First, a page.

Though Sierra Leone would continue to receive African-American
immigrants over the years, their primary destination soon became Liberia, the
country of the Vai, Kru, Kissi, Grebo, Bassa, Kpelle, Mandingo, and other
populations. The controversial American Colonization Society (ACS) helped them
in this endeavor.
It was founded in 1816 with the expressed aim to colonize free African-Americans in
Africa or wherever else it saw fit. An organization with mostly white members
and supporters, many of whom were slaveholders, the ACS did not gain widespread
support among African Americans, who saw it as a means by which whites hoped to
deport free blacks. Nonetheless, some people, dissatisfied with their lives in
the United States, sought help from the society. Its first vessel, the
Elizabeth, set sail in 1820 with some eighty migrants on
board. They were unable to acquire land in Liberia and took refuge in Sierra
A year later, the ACS was successful in obtaining acreage, and a ship
carrying thirty-three African Americans landed at Cape Mesuardo - later to
become Monrovia, after U.S. President James Monroe.
Over the course of the nineteenth century, the ACS transported an
estimated sixteen thousand migrants to Liberia. The migration peaked between
1848 and 1854; during this period, the ACS chartered forty-one ships, carrying
over four thousand colonists to new lives in a new land. Most were free blacks
who had either lived in the North all their lives or had been born in the South
and later moved across the Mason-Dixon Line.
They came from almost all the Southern states and from as far west as
Colorado. Many of the Southern migrants were born free, but a large number had
been freed from enslavement on the expressed condition that they leave the
Gen. Robert E. Lee freed most of his slaves before the Civil War. He
offered to pay the expenses of those, like William and Rosabella Burke and
their children, who wanted to go to Liberia. Burke went to the seminary in
Monrovia and became a Presbyterian minister in 1857. A year later, he wrote a
friend back home:
Persons coming to Africa should expect to go through many hardships,
such as are common to the first settlement in any new country. I expected it
and was not disappointed or discouraged at any thing that I met with; and so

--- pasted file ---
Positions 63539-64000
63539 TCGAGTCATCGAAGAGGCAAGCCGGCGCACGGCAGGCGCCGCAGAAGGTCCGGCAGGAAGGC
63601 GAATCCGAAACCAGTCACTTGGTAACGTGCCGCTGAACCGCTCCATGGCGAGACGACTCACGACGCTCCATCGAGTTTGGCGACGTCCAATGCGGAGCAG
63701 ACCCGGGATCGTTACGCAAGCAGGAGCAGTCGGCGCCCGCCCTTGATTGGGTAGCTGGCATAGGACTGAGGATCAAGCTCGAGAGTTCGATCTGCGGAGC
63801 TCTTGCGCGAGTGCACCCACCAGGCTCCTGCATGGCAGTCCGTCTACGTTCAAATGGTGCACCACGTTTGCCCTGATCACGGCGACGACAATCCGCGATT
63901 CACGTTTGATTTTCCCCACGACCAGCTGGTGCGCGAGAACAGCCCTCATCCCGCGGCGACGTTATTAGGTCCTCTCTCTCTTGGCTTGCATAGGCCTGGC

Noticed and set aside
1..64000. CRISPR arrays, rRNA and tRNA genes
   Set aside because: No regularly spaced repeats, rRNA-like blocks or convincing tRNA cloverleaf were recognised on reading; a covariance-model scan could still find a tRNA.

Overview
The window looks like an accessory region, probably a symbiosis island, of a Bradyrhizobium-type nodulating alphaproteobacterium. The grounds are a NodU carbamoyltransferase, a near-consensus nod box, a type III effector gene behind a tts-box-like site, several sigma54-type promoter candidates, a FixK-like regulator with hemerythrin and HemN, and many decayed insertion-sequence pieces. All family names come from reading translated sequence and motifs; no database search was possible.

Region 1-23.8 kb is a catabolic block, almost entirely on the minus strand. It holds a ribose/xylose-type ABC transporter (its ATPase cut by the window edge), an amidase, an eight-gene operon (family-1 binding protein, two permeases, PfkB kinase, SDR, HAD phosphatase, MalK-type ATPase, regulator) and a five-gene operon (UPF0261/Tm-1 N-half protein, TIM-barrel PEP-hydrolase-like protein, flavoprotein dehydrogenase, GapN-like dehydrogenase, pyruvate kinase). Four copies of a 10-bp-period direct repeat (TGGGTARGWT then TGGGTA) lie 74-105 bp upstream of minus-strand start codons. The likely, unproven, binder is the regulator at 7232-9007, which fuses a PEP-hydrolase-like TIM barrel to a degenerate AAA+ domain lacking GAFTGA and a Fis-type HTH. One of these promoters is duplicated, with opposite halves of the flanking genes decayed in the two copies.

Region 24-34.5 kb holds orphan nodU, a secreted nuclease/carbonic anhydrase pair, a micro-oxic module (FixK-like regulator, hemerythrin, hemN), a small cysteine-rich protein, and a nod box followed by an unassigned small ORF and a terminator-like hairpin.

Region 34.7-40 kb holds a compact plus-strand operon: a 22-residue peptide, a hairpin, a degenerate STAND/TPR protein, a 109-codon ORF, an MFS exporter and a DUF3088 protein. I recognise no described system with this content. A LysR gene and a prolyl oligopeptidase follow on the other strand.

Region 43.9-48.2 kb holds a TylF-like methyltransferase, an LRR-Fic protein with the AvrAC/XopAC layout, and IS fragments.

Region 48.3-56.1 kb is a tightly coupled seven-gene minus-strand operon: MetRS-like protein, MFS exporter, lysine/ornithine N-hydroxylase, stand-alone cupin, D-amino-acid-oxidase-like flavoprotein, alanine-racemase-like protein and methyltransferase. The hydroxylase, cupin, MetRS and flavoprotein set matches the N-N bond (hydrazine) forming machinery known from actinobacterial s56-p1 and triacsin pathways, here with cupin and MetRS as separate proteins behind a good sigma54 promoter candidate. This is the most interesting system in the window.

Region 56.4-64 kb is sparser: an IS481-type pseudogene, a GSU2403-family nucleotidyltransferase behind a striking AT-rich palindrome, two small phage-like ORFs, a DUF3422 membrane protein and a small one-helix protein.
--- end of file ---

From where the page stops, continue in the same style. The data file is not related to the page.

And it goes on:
far from being dissatisfied with the country, I bless the Lord that ever my lot
was cast in this part of the earth.
In a letter to Mary Custis Lee, Rosabella Burke noted, "I love
Africa and would not exchange it for America."
The colonists were predominantly male, and often traveled in family
groups. Many were under twenty years old. During the 1820-1828 period, women
made up 43 percent of those going to Liberia. Freeborn migrants were mostly
artisans, involved in agriculture in some way, or skilled and unskilled
laborers; a few were professionals.
As the nineteenth century progressed, an increasing number came from the
middle and professional class.
The migration was not always without problems - many prospective
settlers died en route. They succumbed to fevers, tuberculosis, pleurisy, and
other lung diseases. The primary reason for African Americans to seek freedom
through emigration was their perception that there was no other alternative to
a hopeless situation. But they also came to Africa because it was the land of
their ancestors. Another reason was that the American Colonization Society paid
their passage. Most could scarcely have afforded it and would have remained in
the United States had the society not paid their way.
In the early years the ACS ran Liberia's government, but the settlers
soon demanded control of their own affairs. In 1837 the Commonwealth was
formed, and virtually all power devolved to the emigrants. The society retained
only the right to choose the governor. A decade later, Liberia became an
independent nation, and in 1848, Joseph Jenkins Roberts - a Monrovia merchant
who had emigrated from Virginia twenty years earlier - was elected president.
Even as they left the United States behind, the colonists made concerted
efforts to create a sort of "little America" in their new surroundings. They
spoke English, and their manners, clothing, and even the construction of their
homes reflected their previous place of residence. They were not always welcome
in Liberia. Heavily influenced by Christian values, many exhibited a missionary
zeal toward the indigenous Africans. They wished to "civilize" and Christianize
people whom they often perceived as "heathen savages."
Emigration to Africa continued on a small scale into the twentieth
Between 1890 and 1910, some one thousand African Americans immigrated to
Liberia. In 1913, sixty Oklahomans settled in the Gold Coast under the leadership of
Chief Alfred Sam.
Though small in number, these efforts were not insignificant, as in most
cases they represented self-initiated migrations, heavily influenced by
nationalist ideas. Although individuals continued to migrate to the continent,
there were few organized movements. Events in Africa itself may have been the
1884 partition of the continent resulted in full-scale
domination by Europe. African nations, with the exception of Liberia and
Ethiopia, came under European rule. In this climate, it was difficult for
African Americans to consider emigration schemes.